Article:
Indiana State University Newsroom



Music student's senior recital blends composing with her interest in gaming

April 16, 2014

Heather Sampson's senior recital on April 19 will be as unique as her interest in music.

Sampson, a senior music composition and language studies major from Martinsville, will narrate a musical tale she composed while 24 students and three faculty members of Indiana State University's School of Music bring her music to life.

Her work, "The Wyrm Queen's Curse," details a violent clash between King Alexei and the Wyrm Queen over the make-believe Vash Kingdom. For three brutal months the two forces clashed with one another, and Alexei's army sustained heavy casualties. Still Alexei's knights marched forward and fought against the sea of wights, until they encountered the Wyrm Queen in the final battle. With the Wyrm's death, Vash saw another era of peace. The Wyrm's warning faded from people's minds and became a myth. Three hundred years pass before another era of darkness falls on the kingdom.

"The Wyrm Queen's Curse" is written in poetic verse and features a wide array of musical instrumentation - from piano and percussion to woodwinds, strings and voice.

"My ultimate goal is to actually get this set to animation and create a video game eventually," Sampson, who will earn a minor in creative writing, said. "For my recital, it will only be the musicians performing my music while I recite the story, either on stage or right in front of the stage."

Her interest in video games has been with her since childhood.

"Gaming is a core part of who I am and has been since I was a kid," she said. "I have two older sisters and I remember watching them play through some RPGs (role-playing games). When I started to play them, too, I found myself attracted to the music, so much so that I started learning how to pluck some of the melodies out on piano by ear."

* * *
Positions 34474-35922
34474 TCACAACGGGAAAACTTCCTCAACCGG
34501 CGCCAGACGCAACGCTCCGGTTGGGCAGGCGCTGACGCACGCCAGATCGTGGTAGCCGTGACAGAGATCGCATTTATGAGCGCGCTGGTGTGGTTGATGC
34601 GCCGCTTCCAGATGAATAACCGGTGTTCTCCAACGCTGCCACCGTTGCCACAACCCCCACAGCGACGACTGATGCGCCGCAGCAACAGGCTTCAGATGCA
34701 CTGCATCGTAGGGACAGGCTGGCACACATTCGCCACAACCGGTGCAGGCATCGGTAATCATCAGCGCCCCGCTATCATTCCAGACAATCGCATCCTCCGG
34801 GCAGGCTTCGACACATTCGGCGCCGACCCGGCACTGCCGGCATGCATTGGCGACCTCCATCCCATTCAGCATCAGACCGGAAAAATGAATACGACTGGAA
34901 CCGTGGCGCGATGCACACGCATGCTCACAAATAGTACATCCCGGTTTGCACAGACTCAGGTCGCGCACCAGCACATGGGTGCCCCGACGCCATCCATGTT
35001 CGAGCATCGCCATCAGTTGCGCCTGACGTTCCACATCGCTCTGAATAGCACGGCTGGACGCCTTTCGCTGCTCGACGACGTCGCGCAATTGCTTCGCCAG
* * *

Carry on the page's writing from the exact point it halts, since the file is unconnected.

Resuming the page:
The first music CD she owned was influenced by video games.

"It had music from Chrono Cross and Final Fantasy IX - two of my favorite games at the time," Sampson said. "I would listen to it for hours on end."

While some would consider video games child's play, Sampson began to see them as part of her future in high school, when she began considering a career as a video game composer.

"I took a piano class in high school, and I also took the basics of music theory," she said. "The final for the theory class was taking a theme and composing a theme and variations piece, so I chose to use the main Zelda theme, and the teacher also occasionally asked the class to compose some music."

She has also traveled to Los Angeles to attend Game Sound Con, a conference for aspiring video game music composers. There, she met esteemed composers Austin Wintory, Brian Schmidt, Jack Wall, and others.

"I was able to gather some great advice, such as what software programs are typically used for sampling and what instruments are generally included in a video game orchestra," Sampson said. "I have much, much more to learn, especially on the technical side of audio."

"It was an exhilarating experience, and if I get the chance, I'd love to go again and see how much I've grown as a composer between now and then."Composing music isn't her only passion. Sampson is also interested in writing.

"Writing, to me, is just as important as composing music, especially for video games," she said. "I want to understand the characters and to write music that effectively reflects their struggles."

Sampson, whose language studies concentration is in Japanese, will graduate May 3 from Indiana State with a Bachelor of Music degree. She studied abroad at Nanzan Univiversity in Nagoya, Japan in 2011. She tutors her peers in upper-level music history courses and is active in Pi Kappa Lambda National Music Honor Society and Alpha Lambda Delta Honor Society, where she named the recipient of the Outstanding Senior Award.

Her recital, set for 7:30 p.m. April 19 in the Recital Hall of the Landini Center for Performing and Fine Arts, is free and open to the public.

Writer: Paula Meyer, ISU Communications and Marketing, 812-237-3783 or paula.meyer@indstate.edu

 

 

Story Highlights

Heather Sampson, a senior music composition and language studies major from Martinsville, will narrate a musical tale she composed while 24 students and three faculty members of Indiana State University's School of Music bring her music to life.

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